Iran president makes case for talks as G7 gambit slammed

David Vujanovic
President Hassan Rouhani said Iran must 'use any tool' in the country's interests (AFP Photo/-)

Tehran (AFP) - Iran's President Hassan Rouhani came out strongly in favour of talks Monday as his top diplomat came under fire from ultra-conservative media for a surprise visit to a G7 summit.

Foreign Minister Mohammad Javad Zarif flew in to the French seaside resort of Biarritz on Sunday for meetings on the sidelines of the G7 gathering.

"I believe that for our country's national interests we must use any tool," Rouhani said in a speech aired live on state television.

"And if I knew that I was going to have a meeting with someone that would (lead to) prosperity for my country and people's problems would be resolved, I would not hesitate.

"The main thing is our country's national interests," he said to a round of applause from those gathered at an event marking government achievements in rural areas.

Rouhani's remarks came as his government faced criticism over Zarif's visit to Biarritz at the invitation of French President Emmanuel Macron.

Macron has been leading diplomatic efforts to de-escalate tensions between Iran and its arch-enemy the United States.

Iran's economy has been battered by US sanctions imposed since last year when President Donald Trump unilaterally withdrew the United States from a landmark 2015 nuclear deal between the Islamic republic and world powers.

The ultra-conservative Kayhan newspaper strongly criticised Zarif's visit on Monday in an article that called the trip "improper".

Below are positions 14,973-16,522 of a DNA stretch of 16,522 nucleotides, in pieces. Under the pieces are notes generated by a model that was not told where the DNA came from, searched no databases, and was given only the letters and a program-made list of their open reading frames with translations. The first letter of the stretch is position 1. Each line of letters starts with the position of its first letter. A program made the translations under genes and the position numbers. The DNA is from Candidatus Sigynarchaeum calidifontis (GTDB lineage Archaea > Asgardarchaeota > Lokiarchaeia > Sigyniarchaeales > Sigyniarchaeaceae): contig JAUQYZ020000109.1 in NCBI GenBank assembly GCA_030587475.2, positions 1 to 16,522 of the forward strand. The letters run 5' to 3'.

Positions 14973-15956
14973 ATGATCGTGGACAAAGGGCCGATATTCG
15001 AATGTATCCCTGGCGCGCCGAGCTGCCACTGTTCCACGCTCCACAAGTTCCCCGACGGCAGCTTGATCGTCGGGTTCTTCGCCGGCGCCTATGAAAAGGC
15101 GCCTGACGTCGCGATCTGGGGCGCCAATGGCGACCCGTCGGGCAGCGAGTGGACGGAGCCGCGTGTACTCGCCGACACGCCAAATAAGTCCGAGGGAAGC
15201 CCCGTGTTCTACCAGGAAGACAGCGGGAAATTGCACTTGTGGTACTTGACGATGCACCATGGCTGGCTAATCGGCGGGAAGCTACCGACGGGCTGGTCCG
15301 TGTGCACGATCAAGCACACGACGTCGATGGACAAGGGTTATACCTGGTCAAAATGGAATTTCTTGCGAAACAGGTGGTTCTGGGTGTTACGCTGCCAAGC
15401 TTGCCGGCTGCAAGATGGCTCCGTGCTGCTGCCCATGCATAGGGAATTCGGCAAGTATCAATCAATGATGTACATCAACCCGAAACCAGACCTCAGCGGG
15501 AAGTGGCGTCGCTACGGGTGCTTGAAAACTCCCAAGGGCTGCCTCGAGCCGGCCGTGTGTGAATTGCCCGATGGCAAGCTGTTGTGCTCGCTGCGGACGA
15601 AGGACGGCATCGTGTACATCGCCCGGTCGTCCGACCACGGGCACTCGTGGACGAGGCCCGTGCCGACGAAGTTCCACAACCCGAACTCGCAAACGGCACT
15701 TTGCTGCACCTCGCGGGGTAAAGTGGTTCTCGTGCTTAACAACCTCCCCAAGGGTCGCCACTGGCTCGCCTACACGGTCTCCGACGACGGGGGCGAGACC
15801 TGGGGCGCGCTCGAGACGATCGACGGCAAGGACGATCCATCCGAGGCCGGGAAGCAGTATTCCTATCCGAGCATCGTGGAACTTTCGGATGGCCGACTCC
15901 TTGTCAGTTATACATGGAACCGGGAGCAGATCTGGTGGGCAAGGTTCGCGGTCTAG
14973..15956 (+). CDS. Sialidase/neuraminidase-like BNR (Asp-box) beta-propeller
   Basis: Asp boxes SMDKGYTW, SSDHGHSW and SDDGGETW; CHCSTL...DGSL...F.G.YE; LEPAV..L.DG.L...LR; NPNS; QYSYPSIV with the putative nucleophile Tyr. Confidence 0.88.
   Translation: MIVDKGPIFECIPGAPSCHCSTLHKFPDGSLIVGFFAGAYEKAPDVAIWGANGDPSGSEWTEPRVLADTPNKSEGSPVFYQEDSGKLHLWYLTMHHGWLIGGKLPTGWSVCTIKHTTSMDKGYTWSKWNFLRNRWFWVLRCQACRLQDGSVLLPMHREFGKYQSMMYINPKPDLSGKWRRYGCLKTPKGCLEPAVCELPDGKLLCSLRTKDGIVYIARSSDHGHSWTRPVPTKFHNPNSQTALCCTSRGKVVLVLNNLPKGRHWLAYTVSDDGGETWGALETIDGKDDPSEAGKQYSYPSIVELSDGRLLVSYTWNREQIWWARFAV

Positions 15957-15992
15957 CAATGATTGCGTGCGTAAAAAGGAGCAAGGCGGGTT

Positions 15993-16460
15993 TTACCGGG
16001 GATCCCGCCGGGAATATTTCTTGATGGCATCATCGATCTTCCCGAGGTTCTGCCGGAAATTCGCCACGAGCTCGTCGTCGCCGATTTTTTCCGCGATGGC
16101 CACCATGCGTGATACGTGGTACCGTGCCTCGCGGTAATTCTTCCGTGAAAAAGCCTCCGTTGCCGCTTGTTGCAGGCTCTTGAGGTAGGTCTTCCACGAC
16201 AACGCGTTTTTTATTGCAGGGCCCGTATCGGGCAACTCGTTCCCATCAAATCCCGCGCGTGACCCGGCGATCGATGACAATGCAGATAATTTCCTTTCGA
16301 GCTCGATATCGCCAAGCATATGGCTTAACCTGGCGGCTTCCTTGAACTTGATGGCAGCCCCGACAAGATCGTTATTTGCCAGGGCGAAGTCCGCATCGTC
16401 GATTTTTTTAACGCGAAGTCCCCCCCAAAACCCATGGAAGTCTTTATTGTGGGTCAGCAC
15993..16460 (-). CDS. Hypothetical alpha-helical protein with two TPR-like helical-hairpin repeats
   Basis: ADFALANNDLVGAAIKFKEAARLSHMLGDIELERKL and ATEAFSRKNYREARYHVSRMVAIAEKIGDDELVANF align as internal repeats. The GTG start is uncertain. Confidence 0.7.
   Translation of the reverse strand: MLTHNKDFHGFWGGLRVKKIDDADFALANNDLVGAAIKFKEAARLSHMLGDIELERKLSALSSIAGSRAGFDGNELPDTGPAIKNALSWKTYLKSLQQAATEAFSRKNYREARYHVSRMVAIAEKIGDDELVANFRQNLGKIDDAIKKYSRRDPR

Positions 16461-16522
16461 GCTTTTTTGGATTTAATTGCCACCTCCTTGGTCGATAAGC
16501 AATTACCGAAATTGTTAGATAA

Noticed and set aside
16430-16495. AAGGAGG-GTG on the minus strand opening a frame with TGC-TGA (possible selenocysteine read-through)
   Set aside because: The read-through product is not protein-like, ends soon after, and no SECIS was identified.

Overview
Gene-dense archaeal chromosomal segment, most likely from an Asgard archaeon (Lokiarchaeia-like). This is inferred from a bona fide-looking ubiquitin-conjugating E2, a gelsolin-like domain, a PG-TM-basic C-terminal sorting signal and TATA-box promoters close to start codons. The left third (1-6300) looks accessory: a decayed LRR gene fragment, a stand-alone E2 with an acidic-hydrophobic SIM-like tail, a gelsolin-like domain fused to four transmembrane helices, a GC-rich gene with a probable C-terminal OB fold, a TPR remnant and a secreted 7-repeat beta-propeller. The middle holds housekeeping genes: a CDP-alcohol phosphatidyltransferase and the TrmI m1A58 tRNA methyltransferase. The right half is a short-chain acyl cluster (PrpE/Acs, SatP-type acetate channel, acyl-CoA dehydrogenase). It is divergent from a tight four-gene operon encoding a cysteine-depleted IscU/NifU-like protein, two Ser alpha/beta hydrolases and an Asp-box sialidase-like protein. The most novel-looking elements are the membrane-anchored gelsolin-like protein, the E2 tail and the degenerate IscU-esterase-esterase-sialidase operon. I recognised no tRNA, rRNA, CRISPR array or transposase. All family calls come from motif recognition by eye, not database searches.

Kayhan said the fact that the minister's visit was the second to France in a matter of days sent "a message of weakness and desperation".

"These improper measures are taken in the fantasy of an opening but it will definitely have no outcome other than more insolence and pressure," it added.

- 'Weakness and desperation' -

Supreme leader Ayatollah Ali Khamenei's representative in the Islamic Revolutionary Guards Corps also criticised engagement with Iran's foes.

Their "hostility and confrontation with the Islamic Revolution is endless and it cannot be resolved or reconciled through negotiation and dialogue," said Abdollah Haji-Sadeghi.

"We should not expect anything else but aggression, attacks, sedition and hostility" from the enemy, he was quoted as saying by the semi-official ISNA news agency.

The reformist Etemad newspaper, however, described Zarif's trip to France as "the most hopeful moment" for Iran in the 15 months since the US withdrew from the nuclear deal.

"Given Macron's attempts over the last two months, one can be hopeful that Trump's response to Macron's ideas has been the main reason for Zarif's... trip to Biarritz," it said.

The spike in tensions between Iran and the United States has threatened to spiral out of control in the past few weeks, with ships mysteriously attacked, drones downed and tankers seized.

Rouhani said his government was ready to use "both hands" of power and diplomacy.

"They may seize our ship somewhere... we will both negotiate... and we may seize their ship for legal reasons," he said, referring to an Iranian oil tanker seized off Gibraltar that has since been released and a British-flagged vessel still impounded by Iran in the Gulf.

"We can work with two hands... the hand of power and the hand of diplomacy," said the Iranian president.

"We must use both our power, our military and security power, economic and cultural power and our political power. We must negotiate. We must find solutions. We must reduce problems.

"Even if the probability of success... is 10 percent, we must endeavour and go ahead. We must not lose opportunities."